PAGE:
Independent website 30 Days, 30 Songs is currently on Day 4 of their mission to release one song per day until Election Day. Their mission is to motivate voters to go out and vote, specifically against Republican Presidential nominee Donald Trump. Today, the site featured My Morning Jacket’s front man Jim James, and his solo track “Same Old Lie.”James had this to say about The Donald:“The fact that the United States is even remotely considering the idea of a Donald Trump presidency is so very, very disturbing. How has this bully who capitalizes on the destruction of humanity somehow been given a free pass? We need to be working for peace, love, and equality. We need to find new and better ways to take care of each other, to make this nation a place where all feel safe and welcome, regardless of race, sex, or creed. We can’t be ruled by the fear and hatred that Trump continues to push down our throats. Let’s sing our songs and cast our votes and work together to help make this country the center of peace and love that we all know it can be.”30 Days, 30 Songs is very clear as to why they dislike Trump, “We will not be duped by his his rhetorical contortions, by his pandering and lies and false promises,” continuing by saying “His words incite hatred and celebrate inequity.”Conversely, they give their reasoning as to why, despite not necessarily loving her, finding her uninspiring and having faults of her own, Democratic Presidential Hillary Clinton is clearly a better choice and more qualified to lead the nation, “you don’t have to fall in love with a candidate. This is not a romance. We are electing the leader of the most powerful nation on earth. This is a decision for the head, not the heart.”Take a listen to James’ “Same Old Lie”:[photo courtesy of Marc Millman Photography]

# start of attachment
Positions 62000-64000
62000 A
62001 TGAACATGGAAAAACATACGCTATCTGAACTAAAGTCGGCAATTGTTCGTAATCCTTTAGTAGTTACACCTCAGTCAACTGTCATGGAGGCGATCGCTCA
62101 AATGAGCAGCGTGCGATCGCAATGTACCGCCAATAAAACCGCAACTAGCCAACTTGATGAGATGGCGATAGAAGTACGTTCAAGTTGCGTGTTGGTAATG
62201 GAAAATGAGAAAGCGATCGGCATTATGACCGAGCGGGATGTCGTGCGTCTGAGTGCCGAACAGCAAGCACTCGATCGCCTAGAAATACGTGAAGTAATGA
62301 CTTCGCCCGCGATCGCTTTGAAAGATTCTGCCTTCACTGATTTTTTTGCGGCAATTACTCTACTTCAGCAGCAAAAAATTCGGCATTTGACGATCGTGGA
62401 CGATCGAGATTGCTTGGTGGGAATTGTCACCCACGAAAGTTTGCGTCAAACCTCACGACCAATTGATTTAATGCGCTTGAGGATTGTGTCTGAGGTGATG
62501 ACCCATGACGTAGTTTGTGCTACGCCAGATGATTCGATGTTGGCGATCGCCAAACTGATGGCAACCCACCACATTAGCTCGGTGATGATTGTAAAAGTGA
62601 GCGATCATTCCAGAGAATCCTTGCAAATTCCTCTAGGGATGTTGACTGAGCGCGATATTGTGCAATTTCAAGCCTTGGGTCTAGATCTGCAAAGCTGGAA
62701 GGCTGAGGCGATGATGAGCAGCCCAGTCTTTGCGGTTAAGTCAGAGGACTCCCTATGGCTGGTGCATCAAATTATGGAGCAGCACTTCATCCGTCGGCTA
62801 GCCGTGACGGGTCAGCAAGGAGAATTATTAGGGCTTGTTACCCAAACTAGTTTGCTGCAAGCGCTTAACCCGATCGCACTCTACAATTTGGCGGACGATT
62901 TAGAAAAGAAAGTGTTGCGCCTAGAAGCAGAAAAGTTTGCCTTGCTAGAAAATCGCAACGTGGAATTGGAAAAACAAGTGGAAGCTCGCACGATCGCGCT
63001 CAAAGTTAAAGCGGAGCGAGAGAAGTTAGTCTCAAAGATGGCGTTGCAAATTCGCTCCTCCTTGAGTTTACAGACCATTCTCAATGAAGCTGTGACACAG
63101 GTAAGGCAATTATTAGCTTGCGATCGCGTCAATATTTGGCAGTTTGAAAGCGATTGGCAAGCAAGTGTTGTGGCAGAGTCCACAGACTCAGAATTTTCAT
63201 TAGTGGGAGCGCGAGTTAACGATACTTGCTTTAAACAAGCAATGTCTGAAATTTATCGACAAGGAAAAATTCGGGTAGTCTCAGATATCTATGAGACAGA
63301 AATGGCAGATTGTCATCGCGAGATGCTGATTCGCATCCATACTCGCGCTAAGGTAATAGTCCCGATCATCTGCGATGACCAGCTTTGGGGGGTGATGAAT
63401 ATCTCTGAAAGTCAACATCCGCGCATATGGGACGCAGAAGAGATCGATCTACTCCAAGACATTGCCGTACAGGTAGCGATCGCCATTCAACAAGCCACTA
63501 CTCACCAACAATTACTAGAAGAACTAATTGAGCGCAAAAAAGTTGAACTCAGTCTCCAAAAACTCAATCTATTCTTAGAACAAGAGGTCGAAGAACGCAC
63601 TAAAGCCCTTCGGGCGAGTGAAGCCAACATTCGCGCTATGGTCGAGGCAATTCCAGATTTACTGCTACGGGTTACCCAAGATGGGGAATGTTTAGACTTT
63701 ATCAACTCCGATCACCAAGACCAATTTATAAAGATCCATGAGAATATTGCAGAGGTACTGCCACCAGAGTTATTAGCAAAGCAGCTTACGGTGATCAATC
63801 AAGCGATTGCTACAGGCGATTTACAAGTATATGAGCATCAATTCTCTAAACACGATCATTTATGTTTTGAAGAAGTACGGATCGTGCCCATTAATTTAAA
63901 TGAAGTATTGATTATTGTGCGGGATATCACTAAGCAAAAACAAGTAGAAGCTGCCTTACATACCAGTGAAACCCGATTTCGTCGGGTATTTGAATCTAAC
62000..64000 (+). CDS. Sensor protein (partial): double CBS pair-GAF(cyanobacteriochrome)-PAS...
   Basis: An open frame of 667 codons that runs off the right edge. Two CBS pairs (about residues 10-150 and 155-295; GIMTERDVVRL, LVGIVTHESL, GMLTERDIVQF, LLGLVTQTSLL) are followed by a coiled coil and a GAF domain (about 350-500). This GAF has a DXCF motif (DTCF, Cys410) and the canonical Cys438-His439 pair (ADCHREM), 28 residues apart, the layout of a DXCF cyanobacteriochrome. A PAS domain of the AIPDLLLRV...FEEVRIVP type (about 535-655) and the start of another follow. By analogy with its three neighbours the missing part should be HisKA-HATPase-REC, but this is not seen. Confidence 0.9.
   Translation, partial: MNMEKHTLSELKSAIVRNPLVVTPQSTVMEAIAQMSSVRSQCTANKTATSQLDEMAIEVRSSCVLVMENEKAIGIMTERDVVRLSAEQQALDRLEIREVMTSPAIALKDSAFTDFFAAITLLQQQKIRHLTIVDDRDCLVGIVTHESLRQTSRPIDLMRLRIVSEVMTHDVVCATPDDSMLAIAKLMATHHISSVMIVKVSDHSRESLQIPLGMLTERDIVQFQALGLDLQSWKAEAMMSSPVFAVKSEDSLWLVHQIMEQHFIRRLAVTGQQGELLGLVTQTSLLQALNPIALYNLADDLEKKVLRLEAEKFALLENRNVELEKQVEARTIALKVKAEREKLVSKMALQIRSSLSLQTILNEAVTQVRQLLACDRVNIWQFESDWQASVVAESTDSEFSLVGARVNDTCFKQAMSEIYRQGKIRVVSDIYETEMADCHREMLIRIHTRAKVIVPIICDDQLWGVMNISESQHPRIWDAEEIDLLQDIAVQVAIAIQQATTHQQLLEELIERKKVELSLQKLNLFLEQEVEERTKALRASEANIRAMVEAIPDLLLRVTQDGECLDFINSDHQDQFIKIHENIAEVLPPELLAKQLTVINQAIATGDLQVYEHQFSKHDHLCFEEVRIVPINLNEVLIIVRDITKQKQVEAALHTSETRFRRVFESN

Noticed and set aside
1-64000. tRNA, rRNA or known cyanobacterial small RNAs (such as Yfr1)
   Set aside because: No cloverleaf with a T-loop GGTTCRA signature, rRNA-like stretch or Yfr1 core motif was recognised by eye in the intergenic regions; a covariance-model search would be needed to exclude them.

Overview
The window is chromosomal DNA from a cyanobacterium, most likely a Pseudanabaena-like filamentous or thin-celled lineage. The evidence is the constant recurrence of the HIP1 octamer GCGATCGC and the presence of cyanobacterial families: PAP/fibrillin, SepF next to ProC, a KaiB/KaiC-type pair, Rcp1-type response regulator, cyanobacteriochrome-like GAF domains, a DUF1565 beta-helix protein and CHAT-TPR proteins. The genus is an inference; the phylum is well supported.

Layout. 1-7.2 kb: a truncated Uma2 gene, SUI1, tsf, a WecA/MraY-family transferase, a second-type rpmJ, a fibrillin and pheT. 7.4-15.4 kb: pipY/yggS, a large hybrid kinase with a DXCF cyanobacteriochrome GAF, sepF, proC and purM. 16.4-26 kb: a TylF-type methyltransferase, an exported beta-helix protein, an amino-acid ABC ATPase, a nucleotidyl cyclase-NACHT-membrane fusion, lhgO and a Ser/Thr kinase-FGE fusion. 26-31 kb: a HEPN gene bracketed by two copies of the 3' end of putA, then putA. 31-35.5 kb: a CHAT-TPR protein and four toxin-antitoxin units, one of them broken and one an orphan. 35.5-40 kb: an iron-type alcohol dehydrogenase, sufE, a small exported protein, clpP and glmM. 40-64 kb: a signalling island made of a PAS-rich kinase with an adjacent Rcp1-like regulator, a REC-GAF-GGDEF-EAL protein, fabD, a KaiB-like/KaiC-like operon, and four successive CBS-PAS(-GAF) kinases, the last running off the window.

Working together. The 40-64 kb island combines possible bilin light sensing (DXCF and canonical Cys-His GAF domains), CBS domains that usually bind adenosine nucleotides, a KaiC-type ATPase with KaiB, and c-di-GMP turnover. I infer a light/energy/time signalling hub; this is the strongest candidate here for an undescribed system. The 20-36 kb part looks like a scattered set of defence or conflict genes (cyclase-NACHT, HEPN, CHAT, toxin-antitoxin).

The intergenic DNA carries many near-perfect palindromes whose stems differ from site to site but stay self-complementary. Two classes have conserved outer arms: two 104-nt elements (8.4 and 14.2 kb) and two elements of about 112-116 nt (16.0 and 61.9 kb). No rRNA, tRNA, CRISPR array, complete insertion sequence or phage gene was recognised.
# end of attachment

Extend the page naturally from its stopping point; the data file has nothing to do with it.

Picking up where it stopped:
39Feb. 6, 1990. The Harvard Law Review elected Barack Obama as the first black president in its 104-year history on Feb 5, 1990. The job was considered to be the highest student position at Harvard Law School. Here, Obama stands outside Austin Hall the day after the announcement. Photo by Joe Wrinn 23Feb. 7, 2003. Members of the Harlem Boys Choir Jermaine Lewis (from left), Sean Haythe, and Corri Miller receive handouts during a visit to view rare historical African-American manuscripts at the Harvard Theatre Collection Reading Room at Pusey Library. The visit followed a lecture by English Professor Elisa New. Photo by Kris Snibbe/Harvard Staff Photographer 26April 27, 2005. “A Season of Laureates: Readings in Honor of the 70th Birthday of Wole Soyinka” pays homage to literary giant and human rights activist Wole Soyinka (right), who receives a standing ovation from the crowd. Derek Walcott (from left), Nadine Gordimer, and Henry Louis Gates Jr. applaud. Photo by Stephanie Mitchell/Harvard Staff Photographer 9Detail of W.E.B. Du Bois (center) in a group photo of the 20th Class Reunion of the Class of 1890 on June 28, 1910 in Tempest Knob. Credit: Harvard University Archives, HUPSF Class of 1890 (PA 1) 31Dec. 4, 2009. Evelyn Brooks Higginbotham (left), Victor S. Thomas Professor of History and African American Studies, and Henry Louis Gates Jr., Alphonse Fletcher University Professor and director of the W.E.B. Du Bois Institute for African and African American Research at Harvard University, listen as Du Bois Medal recipients are introduced at a ceremony at the Harvard Kennedy School. The Du Bois Institute awards these medals to individuals whose work has contributed significantly to African and African-American culture. Photo by Jill Foley 33Nov. 6, 2000. Harvard Medical School Faculty Associate Dean for Student Affairs Alvin Poussaint (left) and movie director Spike Lee listen to cultural and jazz critic Stanley Crouch speak during a discussion at the Harvard Kennedy School about Lee’s movie “Bamboozled” and race in the media. Photo by Justin Ide/Harvard Staff Photographer 20The Rev. Martin Luther King Jr. speaks at Harvard University. Credit: Schlesinger Library, Radcliffe Institute, Harvard University (http://www.radcliffe.edu/schles/) 10Detail of Clement G. Morgan (center) in a group photo of the 20th Class Reunion of the Class of 1890 on June 28, 1910 in Tempest Knob. Morgan, A.B. 1890, L.L.B. 1893, was the first African American to hold degrees from both Harvard College and Harvard Law School. Credit: Harvard University Archives, HUPSF Class of 1890 (PA 1) 2This Class Book photograph shows W.E.B. Du Bois, Harvard College Class of 1890. In his “Last message to the world” in 1957, Du Bois wrote, “Believe in life! Always human beings will live and progress to greater, broader and fuller life.” Credit: Harvard University Archives, call # HUD 290.04 pf 21President Nathan Pusey with the Rev. Martin Luther King Jr. on the steps of Appleton Chapel during a Southern Christian Leadership Conference meeting on Jan. 10, 1965. Also pictured is the Rev. Charles P. Price (upper right). Credit: Harvard University Archives, call # UAV 605 Box 86 38Dec. 10, 2008. Ingrid Monson (left), Quincy Jones Professor of African-American Music, dances with Oumou Sangare, Mali’s great diva and champion of women’s rights, during a special performance at the Harvard Kennedy School forum “Sixty Years of Human Rights.” Photo by Stephanie Mitchell/Harvard Staff Photographer 16This Harvard Varsity Lacrosse Team spring season photograph from 1941 shows Lucien Alexis (top row, second from right), whose involvement in the 1941 Harvard Lacrosse Team sparked a debate about segregation that helped contribute to the desegregation of college athletics in the South. Credit: Harvard University Archives, call # UAV 170.270 PF 37March 19, 2005. Graduate students Cameron Leader-Picone (from left), Julia Faisst, and Sheldon Bond enjoy “Unveiling the Life and Legacy of Harriet Wilson” inside the Barker Center’s Thompson Room. Wilson was thought to have disappeared from the historical record not long after her novel was published, but scholarly research reveals that she lived for almost 40 more years. Photo by Kris Snibbe/Harvard Staff Photographer 35Dec. 4, 2009. Amber James ’11 rehearses for the Kuumba Singers of Harvard College winter concert inside the Memorial Church: “The songs we sing and the dances we do and the poems we read, they are all designed to bring people together in celebration of black creativity and spirituality. The concert is so moving because of the range of emotions that are represented in music from the black diaspora. Pain, sorrow, strength, resilience, peace, joy, love, and countless others are all intensely felt through the music and movements.” Photo by Kris Snibbe/Harvard Staff Photographer 12Alberta Virginia Scott, A.B. 1898, the first African-American graduate of Radcliffe, in a special dress for a class celebration. Photo ca. 1898. Credit: Schlesinger Library, Radcliffe Institute, Harvard University (http://www.radcliffe.edu/schles/) 13Booker T. Washington (center, right) listens to Theodore Roosevelt (center, left) deliver a speech on stage in Tuskegee, Alabama. On June 24, 1896, Washington became the first African American to receive an honorary degree from Harvard University. Photo by American Press Association. Photo credit: Theodore Roosevelt Collection (560.52 1905-168) 14Eva B. Dykes earned three degrees at Radcliffe — A.B. 1917 (magna cum laude), A.M. 1918, and Ph.D. 1921. She was one of the first three African-American women in the United States (and the only one at Radcliffe) to earn a Ph.D., and she also was elected to Phi Beta Kappa. Credit: Schlesinger Library, Radcliffe Institute, Harvard University (http://www.radcliffe.edu/schles/) 17This 1943 yearbook photo shows Drue King (middle row, second from right), whose membership in the 1941 Harvard Glee Club sparked a debate about segregation that contributed to the desegregation of venues for college musical groups touring the South. Credit: Harvard University Archives, call # HUD 343.04 18This 1943 yearbook close-up shows Drue King, whose membership in the 1941 Harvard Glee Club sparked a debate about segregation that contributed to the desegregation of venues for college musical groups touring the South. Credit: Harvard University Archives, call # HUD 343.04 3This image shows the title page of W.E.B. Du Bois’ 1895 doctoral dissertation, “The Suppression of the African Slave Trade,” which was the first book in the Harvard Historical Series, published in 1896.Du Bois earned three degrees from Harvard — A.B. 1890, A.M. 1891, and Ph.D. 1895 — and was the first African American to earn a Ph.D. Credit: Harvard University Archives, call # HU 90.330 22Sept. 18, 1998. South African President Nelson Mandela holds aloft his honorary degree at a special convocation at Harvard. Professor Jeffrey Sachs (left) and University Marshal Richard M. Hunt (right) join in the applause. Photo by Mike Quan 7Liberian student Plenyono Gbe Wolo, A.B. 1917 (far right), was the first Harvard College student from the African continent. He is seated at the “cosmopolitan table” inside Foxcroft Hall at a Randall Hall Association meeting in 1914. Credit: Harvard University Archives, call # HUD 3404 28April 3, 2010. Dorothy Austin (from left), Sedgwick Associate Minister in the Memorial Church; Peter J. Gomes, Plummer Professor of Christian Morals and Pusey Minister in the Memorial Church; and Martin Wallner ’11, verger, light candles from a bonfire during the Great Vigil of Easter at the Memorial Church. Photo by Kris Snibbe/Harvard Staff Photographer 4Thirty-one-year-old Clement G. Morgan made national headlines as the first African American chosen to deliver a Harvard senior class oration. Photo ca. 1890. Harvard University Archives, call # HUP Morgan, C.G. (1a) 19Harvard Graduate School of Education Professor Emeritus Charles Willie (left) speaks with the Rev. Martin Luther King Jr. at Syracuse University. Photo courtesy of Professor Charles Willie 25March 11, 2005. Inside Sanders Theatre, DJ Spooky (artist and musician Paul D. Miller) performs “Rebirth of a Nation,” a remix of D.W. Griffith’s Civil War epic “The Birth of a Nation.” The 75-minute presentation was followed by a Q&A with Elvis Mitchell, visiting lecturer on African and African-American studies and on visual and environmental studies. Photo by Kris Snibbe/Harvard Staff Photographer 5William H. Lewis, LL.B. 1895, was the first African American named to a College Football All-America Team. He was the first African American to be honored as an All-American. Lewis was hired as a football coach at Harvard, where he served from 1895 to 1906. This Varsity Football Team fall season photograph shows Lewis (third from right, seated) in 1892. Credit: Harvard University Archives, call # UAV 170.270.2 PF 15This Harvard Varsity Lacrosse Team spring season photograph from 1941 shows Lucien Alexis (top row, second from right) and coach Richard W. Snibbe, M.Arch ’41(top row, left). Alexis’ involvement in the 1941 Harvard Lacrosse Team sparked a debate about segregation that helped contribute to the desegregation of college athletics in the South. Credit: Harvard University Archives, call # UAV 170.270 PF 29June 4, 2009. Jazz musician Wynton Marsalis sounds his trumpet at Harvard’s 358th Commencement Morning Exercises before receiving his honorary degree. Photo by Jon Chase/Harvard Staff Photographer 24April 24, 2009. The Family Van travels throughout the city of Boston providing basic medical attention to underserved communities in the metro-Boston area including Dorchester, Hyde Park, Mattapan, and Roxbury. Harvard Medical School’s Nancy Oriol (from left) and Alvin Poussaint speak to Sandra Moreno, who translates for clients from Cape Verde and works for WIC. Photo by Stephanie Mitchell/Harvard Staff Photographer 1Richard T. Greener was the first black to enter the College and to complete the undergraduate curriculum with an A.B. in 1870 (“winning the chief prizes in writing and speaking along the way”). He was not, however, the first black to be admitted, a distinction belonging to Beverly Garnett Williams, in 1847. (He died just before the academic year began and thus never entered the College.) Photo ca. 1870. Credit: Harvard University Archives, call # HUP Greener, R.T. (2a) 11Alberta Virginia Scott, A.B. 1898, was the first African-American graduate of Radcliffe. Credit: Schlesinger Library, Radcliffe Institute, Harvard University (http://www.radcliffe.edu/schles/) 6William H. Lewis, LL.B. 1895, was the first African American named to a College Football All-America Team. He was the first African American to be honored as an All-American. Lewis was hired as a football coach at Harvard, where he served from 1895 to 1906. This Varsity Football Team fall season photograph shows a close-up of Lewis in 1892. Credit: Harvard University Archives, call # UAV 170.270.2 PF 8Professional boxing teacher A. Molyneaux Hewlett becomes superintendent of Harvard’s new College Gymnasium and a gymnastics teacher. The first African American on Harvard’s staff, Hewlett remains until his death in 1871. Photo ca. 1860. Credit: Harvard University Archives, call # HUP Hewlett, A. Molyneaux (3a) 32Dec. 4, 2009. Vernon E. Jordan Jr. accepts his Du Bois Medal at a ceremony at the Harvard Kennedy School. Henry Louis Gates Jr. (right), Alphonse Fletcher University Professor and director of the W.E.B. Du Bois Institute for African and African American Research at Harvard University, helped present the awards, which are given to individuals whose work has contributed significantly to African and African-American culture. Photo by Jill Foley 30Nov. 4, 2008. Sara Stern ’12 (holding laptop) joins students from the Harvard Black Students Association and the Black Pre-Law Association inside the Queen’s Head Pub to watch the election results from the presidential race between John McCain and Barack Obama. Photo by Kris Snibbe/Harvard Staff Photographer Commemorating February as Black History Month, this collection of historical and contemporary photographs offers glimpses into the dynamic lives of African Americans over time.For example, on June 24, 1896, educator Booker T. Washington became the first African American to receive an honorary degree from Harvard University.That evening, during an alumni dinner, Washington said: “In working out our destiny, while the main burden and center of activity must be with us, we shall need, in a large measure in the years that are to come, as we have in the past, the help, the encouragement, the guidance that the strong can give the weak. Thus helped, we of both races in the South soon shall throw off the shackles of racial and sectional prejudice and rise, as Harvard University has risen and as we all should rise, above the clouds of ignorance, narrowness and selfishness, into that atmosphere, that pure sunshine, where it will be our highest ambition to serve MAN, our brother, regardless of race or previous condition.”Speech cited from Booker T. Washington’s Address at the Alumni Dinner of Harvard University. 36Evelynn M. Hammonds, dean of Harvard College, offers an official welcome to the families of the Class of 2014 inside Sanders Theatre. Hammonds began her tenure as dean of Harvard College on June 1, 2008 and is the first African-American woman to be appointed to that position. The late Archie Epps (1937-2003) was named assistant dean of Harvard College in 1964. He served as dean of students from 1971 to 1999 and was one of the first high-ranking African-American administrators at Harvard. 34July 24, 2009. Harvard Medical School (HMS) students and faculty meet with and question HMS alumnus Robert Satcher about his upcoming space shuttle flight. Photo by Stephanie Mitchell/Harvard Staff Photographer 27Oct. 11, 2007. Toni Morrison speaks at the Memorial Church as part of the inauguration activities for Harvard President Drew Faust. Photo by Stephanie Mitchell/Harvard Staff Photographer 40Sept. 17, 2005. The Hon. Barack H. Obama, HLS ’91, U.S. senator for Illinois, gives the keynote address, “Celebrating the Achievements of Black Alumni,” at the Harvard Law School Association Award Luncheon. Photo by Stephanie Mitchell/Harvard Staff Photographer